Training For a Chilean horse to enter its first rodeo, it must train for a period of approximately five years. The process of training the horse must be done with the utmost care and patience because even the smallest of mistakes could en the athletic career of the horse.
First, you must begin with a newly broken horse by working with the mouth trying to get the new horse to bend his neck to the left or right while simply walking forward. Next, this process must be repeated at a trot while also training the horse to become accustomed to spurs. Spurs help the horse achieve proper posture by keeping in his back legs and moving sideways, first at a walk, then a trot, then a gallop. This posture is desirable because of the small spaces riders have to work with in rodeo arenas. Once the desired posture is achieved, then begins the process of trying to accustom the horse to chasing the young bull. For this stage of the training process, a tame young calf (called a topero) is always used so that the horse has no fear of the young bulls.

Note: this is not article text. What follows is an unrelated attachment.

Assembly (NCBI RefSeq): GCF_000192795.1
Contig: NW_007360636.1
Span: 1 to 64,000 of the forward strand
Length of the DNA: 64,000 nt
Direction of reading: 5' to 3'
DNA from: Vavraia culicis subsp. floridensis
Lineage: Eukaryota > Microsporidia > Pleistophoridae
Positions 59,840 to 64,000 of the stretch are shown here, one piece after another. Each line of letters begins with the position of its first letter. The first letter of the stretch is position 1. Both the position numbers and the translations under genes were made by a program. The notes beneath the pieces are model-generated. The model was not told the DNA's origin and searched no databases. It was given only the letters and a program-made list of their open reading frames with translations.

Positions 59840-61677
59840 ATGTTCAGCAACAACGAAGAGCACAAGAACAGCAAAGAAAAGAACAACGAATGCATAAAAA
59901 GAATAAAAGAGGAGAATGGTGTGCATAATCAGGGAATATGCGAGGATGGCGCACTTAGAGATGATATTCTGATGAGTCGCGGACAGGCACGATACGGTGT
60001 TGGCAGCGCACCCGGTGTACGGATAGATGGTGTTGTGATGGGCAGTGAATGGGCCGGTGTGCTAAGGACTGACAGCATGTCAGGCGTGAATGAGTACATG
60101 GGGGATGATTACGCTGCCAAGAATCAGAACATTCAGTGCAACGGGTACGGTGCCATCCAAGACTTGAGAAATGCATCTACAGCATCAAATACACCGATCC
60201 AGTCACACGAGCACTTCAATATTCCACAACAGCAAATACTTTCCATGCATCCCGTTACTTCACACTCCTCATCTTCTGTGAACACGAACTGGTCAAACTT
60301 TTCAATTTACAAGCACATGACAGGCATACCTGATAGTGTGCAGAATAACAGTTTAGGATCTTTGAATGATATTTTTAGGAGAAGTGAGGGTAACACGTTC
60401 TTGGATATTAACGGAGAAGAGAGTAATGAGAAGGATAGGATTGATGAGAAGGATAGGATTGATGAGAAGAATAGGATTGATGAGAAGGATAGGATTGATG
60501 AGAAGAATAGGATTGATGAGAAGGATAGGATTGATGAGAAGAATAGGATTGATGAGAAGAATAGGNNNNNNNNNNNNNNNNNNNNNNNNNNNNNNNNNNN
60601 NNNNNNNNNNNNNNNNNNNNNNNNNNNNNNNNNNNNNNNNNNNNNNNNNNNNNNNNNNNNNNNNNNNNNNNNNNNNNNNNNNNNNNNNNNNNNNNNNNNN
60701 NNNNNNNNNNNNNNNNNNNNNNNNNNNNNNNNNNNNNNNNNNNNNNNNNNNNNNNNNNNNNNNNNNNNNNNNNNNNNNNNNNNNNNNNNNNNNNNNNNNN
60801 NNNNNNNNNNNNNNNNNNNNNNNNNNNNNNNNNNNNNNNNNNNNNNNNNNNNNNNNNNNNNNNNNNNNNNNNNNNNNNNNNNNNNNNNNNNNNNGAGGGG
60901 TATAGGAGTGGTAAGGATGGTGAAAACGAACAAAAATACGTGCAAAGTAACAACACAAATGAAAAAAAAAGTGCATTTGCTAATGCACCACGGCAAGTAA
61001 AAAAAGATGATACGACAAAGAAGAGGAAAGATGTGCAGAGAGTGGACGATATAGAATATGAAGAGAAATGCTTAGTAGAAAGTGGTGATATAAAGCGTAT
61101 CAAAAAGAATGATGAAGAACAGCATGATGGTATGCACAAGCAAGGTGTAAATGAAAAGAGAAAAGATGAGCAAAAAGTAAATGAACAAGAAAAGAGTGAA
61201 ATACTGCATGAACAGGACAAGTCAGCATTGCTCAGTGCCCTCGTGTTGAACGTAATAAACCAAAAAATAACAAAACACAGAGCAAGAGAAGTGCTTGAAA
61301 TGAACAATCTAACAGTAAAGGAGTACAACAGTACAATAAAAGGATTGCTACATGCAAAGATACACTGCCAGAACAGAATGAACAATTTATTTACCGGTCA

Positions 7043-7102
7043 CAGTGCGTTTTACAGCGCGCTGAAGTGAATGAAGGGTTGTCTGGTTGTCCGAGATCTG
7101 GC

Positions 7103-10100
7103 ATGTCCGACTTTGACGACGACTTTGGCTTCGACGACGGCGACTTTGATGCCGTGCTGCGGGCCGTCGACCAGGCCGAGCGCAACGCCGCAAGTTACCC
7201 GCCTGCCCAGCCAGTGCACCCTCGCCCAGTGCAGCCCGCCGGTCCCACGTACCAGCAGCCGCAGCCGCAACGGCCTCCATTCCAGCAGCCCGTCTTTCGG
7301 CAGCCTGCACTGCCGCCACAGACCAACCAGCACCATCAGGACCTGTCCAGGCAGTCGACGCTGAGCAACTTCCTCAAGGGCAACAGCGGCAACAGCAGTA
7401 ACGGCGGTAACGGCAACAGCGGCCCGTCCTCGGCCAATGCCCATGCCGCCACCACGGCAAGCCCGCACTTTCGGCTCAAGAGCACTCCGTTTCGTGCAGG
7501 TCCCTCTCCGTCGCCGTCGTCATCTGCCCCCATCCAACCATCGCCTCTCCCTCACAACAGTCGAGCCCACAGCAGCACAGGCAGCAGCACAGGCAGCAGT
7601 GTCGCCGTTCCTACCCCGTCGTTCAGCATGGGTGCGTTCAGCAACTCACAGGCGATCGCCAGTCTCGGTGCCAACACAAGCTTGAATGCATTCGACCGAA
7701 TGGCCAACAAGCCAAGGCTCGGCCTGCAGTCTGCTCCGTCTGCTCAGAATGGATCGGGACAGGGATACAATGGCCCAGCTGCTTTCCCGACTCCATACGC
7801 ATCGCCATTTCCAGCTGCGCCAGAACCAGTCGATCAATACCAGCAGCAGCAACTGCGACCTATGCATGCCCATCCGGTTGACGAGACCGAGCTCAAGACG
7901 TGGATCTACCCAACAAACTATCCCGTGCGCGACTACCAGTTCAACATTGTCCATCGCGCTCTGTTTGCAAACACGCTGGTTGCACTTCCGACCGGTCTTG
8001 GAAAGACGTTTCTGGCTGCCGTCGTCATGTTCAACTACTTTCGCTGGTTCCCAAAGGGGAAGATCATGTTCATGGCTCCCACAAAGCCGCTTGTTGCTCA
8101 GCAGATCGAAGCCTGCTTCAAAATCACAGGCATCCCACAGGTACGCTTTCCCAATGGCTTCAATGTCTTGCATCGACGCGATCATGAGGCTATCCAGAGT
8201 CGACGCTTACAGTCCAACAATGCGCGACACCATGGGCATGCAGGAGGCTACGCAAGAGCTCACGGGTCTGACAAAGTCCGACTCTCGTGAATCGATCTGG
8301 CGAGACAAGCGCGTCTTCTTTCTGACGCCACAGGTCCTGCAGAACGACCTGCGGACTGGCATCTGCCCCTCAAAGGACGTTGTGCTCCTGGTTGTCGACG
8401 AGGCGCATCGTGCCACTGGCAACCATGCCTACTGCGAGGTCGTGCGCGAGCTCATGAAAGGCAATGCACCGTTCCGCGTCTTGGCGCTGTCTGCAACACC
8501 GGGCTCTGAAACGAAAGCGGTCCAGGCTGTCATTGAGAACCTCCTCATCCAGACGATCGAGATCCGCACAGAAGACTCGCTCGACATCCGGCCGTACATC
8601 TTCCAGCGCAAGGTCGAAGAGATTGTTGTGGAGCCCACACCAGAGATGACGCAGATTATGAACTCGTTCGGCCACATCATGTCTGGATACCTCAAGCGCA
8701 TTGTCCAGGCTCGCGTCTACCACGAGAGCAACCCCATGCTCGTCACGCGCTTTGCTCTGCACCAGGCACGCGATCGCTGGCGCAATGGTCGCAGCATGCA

Then huasos try to get the horse used to moving laterally to pin the young bull with its chest, first at a walk and then eventually at a gallop (this process is called topeo). The last phase of training is also the most difficult. This is the phase in which the horse must be trained to pin a fully-grown bull. This is when a horse must be brought into the rodeo arena (medialuna) for the first time. First, a young calf is let loose into the medialuna and the horse has to be encouraged to chase and eventually pin the calf within the smaller, padded inner-arena. The constant and rapid repetition of the chase and atajada make these actions natural to the horse and rider. But also because of the constant repetition and strain on the part of the horse, there must be long periods of rest between training sessions, or the horse could become injured. These long periods of rest lengthen the athletic career of the horse and help ensure a longer and healthier life.